Antonin Scalia and the three other right-wing justices who sought to strike down health-care reform cited no less an authority on the Constitution than one of its key Framers, Alexander Hamilton, as supporting their concern about the overreach of Congress in regulating commerce.
In their angry dissent on June 28, the four wrote: "If Congress can reach out and command even those furthest removed from an interstate market to participate in the market, then the Commerce Clause becomes a font of unlimited power, or in Hamilton's words, 'the hideous monster whose devouring jaws . . . spare neither sex nor age, nor high nor low, nor sacred nor profane.'" They footnoted Hamilton's Federalist Paper No. 33.
That sounds pretty authoritative, doesn't it? Here's Hamilton, one of the strongest advocates for the Constitution, offering a prescient warning about "Obamacare" from the distant past of 1788.
Except that Scalia and his cohorts are misleading you. In Federalist Paper No. 33, Hamilton was not writing about the Commerce Clause. He was referring to clauses in the Constitution that grant Congress the power to make laws that are "necessary and proper" for executing its powers and that establish federal law as "the supreme law of the land."
Hamilton also wasn't condemning those powers, as Scalia and his friends would have you believe. Hamilton was defending the two clauses by poking fun at the Anti-Federalist alarmists who had stirred up opposition to the Constitution with warnings about how it would trample America's liberties.
In the cited section of No. 33, Hamilton is saying the two clauses had been unfairly targeted by "virulent invective and petulant declamation."
It is in that context that Hamilton complains that the two clauses "have been held up to the people in all the exaggerated colors of misrepresentation as the pernicious engines by which their local governments were to be destroyed and their liberties exterminated; as the hideous monster whose devouring jaws would spare neither sex nor age, nor high nor low, nor sacred nor profane."
In other words, last week's dissent from Scalia and the three other right-wingers does not only apply Hamilton's comments to the wrong section of the Constitution but reverses their meaning. Hamilton was mocking those who were claiming that these clauses would be "the hideous monster."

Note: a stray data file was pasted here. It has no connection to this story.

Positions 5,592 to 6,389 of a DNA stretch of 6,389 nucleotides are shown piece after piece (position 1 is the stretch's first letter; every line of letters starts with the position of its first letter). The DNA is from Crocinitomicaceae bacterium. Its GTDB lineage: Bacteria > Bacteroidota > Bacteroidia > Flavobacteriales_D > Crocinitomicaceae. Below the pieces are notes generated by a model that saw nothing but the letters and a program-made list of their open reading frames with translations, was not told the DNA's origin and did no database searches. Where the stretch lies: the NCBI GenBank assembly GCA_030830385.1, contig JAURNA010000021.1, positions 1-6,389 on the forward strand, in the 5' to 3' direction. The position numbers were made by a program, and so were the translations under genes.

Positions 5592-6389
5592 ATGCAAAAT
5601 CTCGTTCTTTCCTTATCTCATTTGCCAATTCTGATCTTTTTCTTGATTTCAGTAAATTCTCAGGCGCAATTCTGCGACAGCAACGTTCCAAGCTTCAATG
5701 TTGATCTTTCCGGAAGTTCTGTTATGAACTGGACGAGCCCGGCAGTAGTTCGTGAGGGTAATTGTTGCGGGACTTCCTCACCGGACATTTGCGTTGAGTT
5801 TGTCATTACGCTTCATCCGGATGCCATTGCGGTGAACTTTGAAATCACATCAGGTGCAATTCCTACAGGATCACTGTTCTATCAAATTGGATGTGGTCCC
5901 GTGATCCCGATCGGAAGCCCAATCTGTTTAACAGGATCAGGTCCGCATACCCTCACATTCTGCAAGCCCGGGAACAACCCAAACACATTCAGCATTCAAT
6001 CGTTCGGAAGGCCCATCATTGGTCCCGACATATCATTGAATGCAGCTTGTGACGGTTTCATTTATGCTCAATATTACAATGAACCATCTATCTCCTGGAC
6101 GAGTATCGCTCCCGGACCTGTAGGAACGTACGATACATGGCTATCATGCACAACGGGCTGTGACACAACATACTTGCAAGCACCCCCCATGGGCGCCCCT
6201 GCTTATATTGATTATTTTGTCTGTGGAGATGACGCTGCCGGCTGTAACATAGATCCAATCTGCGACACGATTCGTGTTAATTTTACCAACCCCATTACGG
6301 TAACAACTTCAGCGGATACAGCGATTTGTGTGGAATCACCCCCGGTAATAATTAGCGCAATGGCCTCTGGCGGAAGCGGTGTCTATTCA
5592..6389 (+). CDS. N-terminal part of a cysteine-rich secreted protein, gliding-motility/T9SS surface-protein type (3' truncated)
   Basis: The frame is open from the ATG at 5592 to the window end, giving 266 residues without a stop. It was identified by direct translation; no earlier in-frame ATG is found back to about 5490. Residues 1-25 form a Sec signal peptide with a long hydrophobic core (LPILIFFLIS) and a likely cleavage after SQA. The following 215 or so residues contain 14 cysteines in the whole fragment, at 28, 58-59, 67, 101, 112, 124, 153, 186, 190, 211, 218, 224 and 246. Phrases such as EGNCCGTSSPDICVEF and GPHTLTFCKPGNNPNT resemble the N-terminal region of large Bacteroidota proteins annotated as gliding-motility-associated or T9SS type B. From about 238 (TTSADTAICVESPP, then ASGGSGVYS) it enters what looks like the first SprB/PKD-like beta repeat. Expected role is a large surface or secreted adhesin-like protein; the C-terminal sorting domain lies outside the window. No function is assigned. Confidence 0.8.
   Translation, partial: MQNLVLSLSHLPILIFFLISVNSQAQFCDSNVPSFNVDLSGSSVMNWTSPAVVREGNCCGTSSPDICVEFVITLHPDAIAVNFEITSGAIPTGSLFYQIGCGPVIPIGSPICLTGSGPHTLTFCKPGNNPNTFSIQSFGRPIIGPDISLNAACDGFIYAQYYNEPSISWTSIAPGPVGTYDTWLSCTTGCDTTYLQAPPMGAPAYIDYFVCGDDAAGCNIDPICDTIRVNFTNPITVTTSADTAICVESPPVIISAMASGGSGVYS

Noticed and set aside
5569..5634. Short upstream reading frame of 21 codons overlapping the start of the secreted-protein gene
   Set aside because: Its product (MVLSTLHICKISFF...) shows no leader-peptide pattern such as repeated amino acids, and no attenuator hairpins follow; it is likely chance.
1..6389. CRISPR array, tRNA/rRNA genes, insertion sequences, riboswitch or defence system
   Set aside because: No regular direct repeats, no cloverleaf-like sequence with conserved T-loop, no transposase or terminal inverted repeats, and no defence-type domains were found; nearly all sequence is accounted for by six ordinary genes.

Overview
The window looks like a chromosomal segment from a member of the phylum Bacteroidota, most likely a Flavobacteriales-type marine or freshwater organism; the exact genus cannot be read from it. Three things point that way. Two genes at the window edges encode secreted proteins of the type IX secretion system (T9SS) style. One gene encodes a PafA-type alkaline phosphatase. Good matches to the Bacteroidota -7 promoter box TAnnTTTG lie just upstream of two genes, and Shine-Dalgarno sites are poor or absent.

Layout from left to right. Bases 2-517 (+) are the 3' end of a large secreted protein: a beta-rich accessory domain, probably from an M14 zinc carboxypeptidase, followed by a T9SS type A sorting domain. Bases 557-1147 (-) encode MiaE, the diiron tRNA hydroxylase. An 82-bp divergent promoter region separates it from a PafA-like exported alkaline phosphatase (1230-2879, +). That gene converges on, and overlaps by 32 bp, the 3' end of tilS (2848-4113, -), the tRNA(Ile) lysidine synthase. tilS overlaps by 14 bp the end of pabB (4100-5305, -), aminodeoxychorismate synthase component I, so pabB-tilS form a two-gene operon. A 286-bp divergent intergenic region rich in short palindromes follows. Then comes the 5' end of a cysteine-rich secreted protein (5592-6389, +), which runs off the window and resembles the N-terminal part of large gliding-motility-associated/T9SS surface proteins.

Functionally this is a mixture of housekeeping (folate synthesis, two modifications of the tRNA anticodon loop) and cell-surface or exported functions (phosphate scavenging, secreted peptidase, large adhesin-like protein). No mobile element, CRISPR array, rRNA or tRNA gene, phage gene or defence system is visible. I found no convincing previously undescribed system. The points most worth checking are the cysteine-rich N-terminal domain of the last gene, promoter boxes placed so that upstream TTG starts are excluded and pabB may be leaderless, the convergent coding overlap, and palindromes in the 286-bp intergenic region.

Twisting the Framers
It is ironic indeed that Hamilton's words, countering alarmist warnings from his era's conservatives, would be distorted by this era's conservatives to spread new alarms about the powers of the Constitution.
Scalia's distortion also underscores a larger tendency on the Right to fabricate a false founding narrative that transforms key advocates for a strong central government -- the likes of Alexander Hamilton and James Madison -- into their opposites, all the better to fit with the Tea Party's fictional storyline.
Of course, Scalia's deception would be an easy sell to typical Tea Party advocates, whose certainty about their made-up history would be reinforced as they stand this Independence Day with the Framers, complete with tri-corner hats from costume shops and bright-yellow "Don't Tread on Me" flags.
Indeed, the Scalia-authored dissent reads more like a Tea Party manifesto than a carefully reasoned legal argument. The dissent sees the Affordable Care Act, which seeks to impose some rationality on America's chaotic health-insurance system, as a step toward a despotic scheme that would "make mere breathing in and out the basis for federal prescription and to extend federal power to virtually all human activity."
Some Supreme Court watchers even suspect that it may have been Scalia's intemperate tone that pushed Chief Justice John Roberts from a position of initially rejecting the Affordable Care Act outright as an unconstitutional use of the Commerce Clause to supporting its constitutionality under congressional taxing powers.
The four more liberal justices endorsed the law's constitutionality under the Commerce Clause but also joined with Roberts on his tax conclusion, thus upholding the law and sending Scalia and his three right-wing cohorts -- Anthony Kennedy, Clarence Thomas and Samuel Alito -- into a further paroxysm of rage.
What becomes clear in reading the dissent is that not only do the right-wing justices misrepresent the views of the Framers regarding the Commerce Clause, these justices misunderstand a central reality of why the Framers wrote the Constitution in 1787.
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